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This book offers an introduction to how the brain learns, both physiologically and cognitively. Knowledge from neuroscience and cognitive psychology is tied in with the theoretical foundation of education today, namely constructivism, to expand on this theory. Arguments are put forth that knowledge of the brain strongly supports the basic tenet of constructivism, namely that each individual constructs his or her own knowledge. Details of the construction process are discussed, including the challenges of dealing with our severely limited capacity to consciously process information and the importance of the quality of how, not just that, knowledge is permanently stored. Armed with theory, the direct instruction vs. discovery learning debate is used as an example to illustrate the value of combining knowledge from such disparate fields to gain deeper insight. In short, it is argued that the chasm between the two camps is not as wide as it may appear.
The book also contains a brief discussion of knowledge itself: the what, as opposed to the how, of learning. This sets the scene for a concluding critical reflection on the field of Physics Education Research, as a specific example of one area of Education Research, in light of the issues discussed.
Content Level »Research
Keywords »cognitive psychology - constructivism - direct instruction - discovery learning - knowledge construction - neuroscience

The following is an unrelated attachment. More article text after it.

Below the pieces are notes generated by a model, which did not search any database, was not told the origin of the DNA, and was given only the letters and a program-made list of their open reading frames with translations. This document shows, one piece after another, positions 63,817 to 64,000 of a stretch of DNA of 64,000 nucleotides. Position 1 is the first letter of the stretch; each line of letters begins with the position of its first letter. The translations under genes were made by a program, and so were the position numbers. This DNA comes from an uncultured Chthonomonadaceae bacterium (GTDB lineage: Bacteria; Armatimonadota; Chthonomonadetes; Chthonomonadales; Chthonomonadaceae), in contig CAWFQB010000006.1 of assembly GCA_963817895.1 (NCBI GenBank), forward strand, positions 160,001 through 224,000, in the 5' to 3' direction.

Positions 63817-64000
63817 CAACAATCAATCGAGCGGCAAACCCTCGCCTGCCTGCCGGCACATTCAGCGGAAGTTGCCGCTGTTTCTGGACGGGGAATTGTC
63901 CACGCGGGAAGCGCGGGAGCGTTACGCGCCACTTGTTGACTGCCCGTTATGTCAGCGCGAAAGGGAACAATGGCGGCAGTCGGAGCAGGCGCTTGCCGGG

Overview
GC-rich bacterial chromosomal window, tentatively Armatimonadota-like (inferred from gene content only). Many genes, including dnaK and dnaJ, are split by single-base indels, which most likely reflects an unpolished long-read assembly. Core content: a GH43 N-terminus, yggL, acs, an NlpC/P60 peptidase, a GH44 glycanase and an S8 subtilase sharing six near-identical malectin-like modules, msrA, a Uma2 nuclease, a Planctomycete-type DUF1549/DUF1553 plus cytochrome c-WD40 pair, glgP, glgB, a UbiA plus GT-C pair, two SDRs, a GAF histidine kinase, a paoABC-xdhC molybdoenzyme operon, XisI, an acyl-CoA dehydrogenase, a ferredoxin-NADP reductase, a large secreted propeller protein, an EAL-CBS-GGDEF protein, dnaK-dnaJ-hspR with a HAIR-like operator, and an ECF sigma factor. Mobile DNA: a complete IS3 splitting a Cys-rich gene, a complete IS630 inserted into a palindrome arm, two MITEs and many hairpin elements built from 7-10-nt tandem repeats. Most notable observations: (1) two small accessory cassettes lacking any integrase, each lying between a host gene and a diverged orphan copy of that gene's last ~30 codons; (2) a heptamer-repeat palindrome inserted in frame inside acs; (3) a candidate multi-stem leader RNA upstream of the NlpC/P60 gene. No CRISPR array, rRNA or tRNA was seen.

1 Delving into a complex system. 2 Knowledge. 2.1 Epistemology. 2.2 Types of knowledge – Bloom’s revised taxonomy. 2.3 Knowledge in physics. 3 Neuroscience. 3.1 Definitions. 3.2 Implicit memory. 3.3 Explicit memory. 3.3.1 Sensory input and attention. 3.3.2 Encoding. 3.3.3 Memory consolidation. 3.3.4 Memory storage. 3.3.5 Recall 3.4 Neuroscientific teaching. 4 Cognitive psychology. 4.1 Attention. 4.2 Working memory. 4.2.1 Cognitive load theory. 4.3 Long-term memory. 4.3.1 Concepts. 4.3.2 Schema theory. 4.3.3 Sweller’s cognitive architecture. 5 Constructivism. 5.1 The transmission myth. 5.2 Different perspectives within constructivism. 5.3 Personal constructivism. 5.3.1 Piagetian constructivism. 5.3.2 Radical constructivism. 5.4 Social constructivism. 5.4.1 Social constructivism in science. 5.4.2 Sociocultural constructivism. 5.4.3 Postmodern constructivism. 5.5 Compare and align: Do they really disagree? 6 Theory into practice. 6.1 Direct instruction vs. discovery learning – the great debate. 6.2 The individual 6.2.1 Novices vs. experts. 6.2.2 The journey from novice to expert. 6.2.3 The Model of Domain Learning. 6.2.4 Instructional design. 6.3 The social 7 A reflection on the fields of Physics and Education.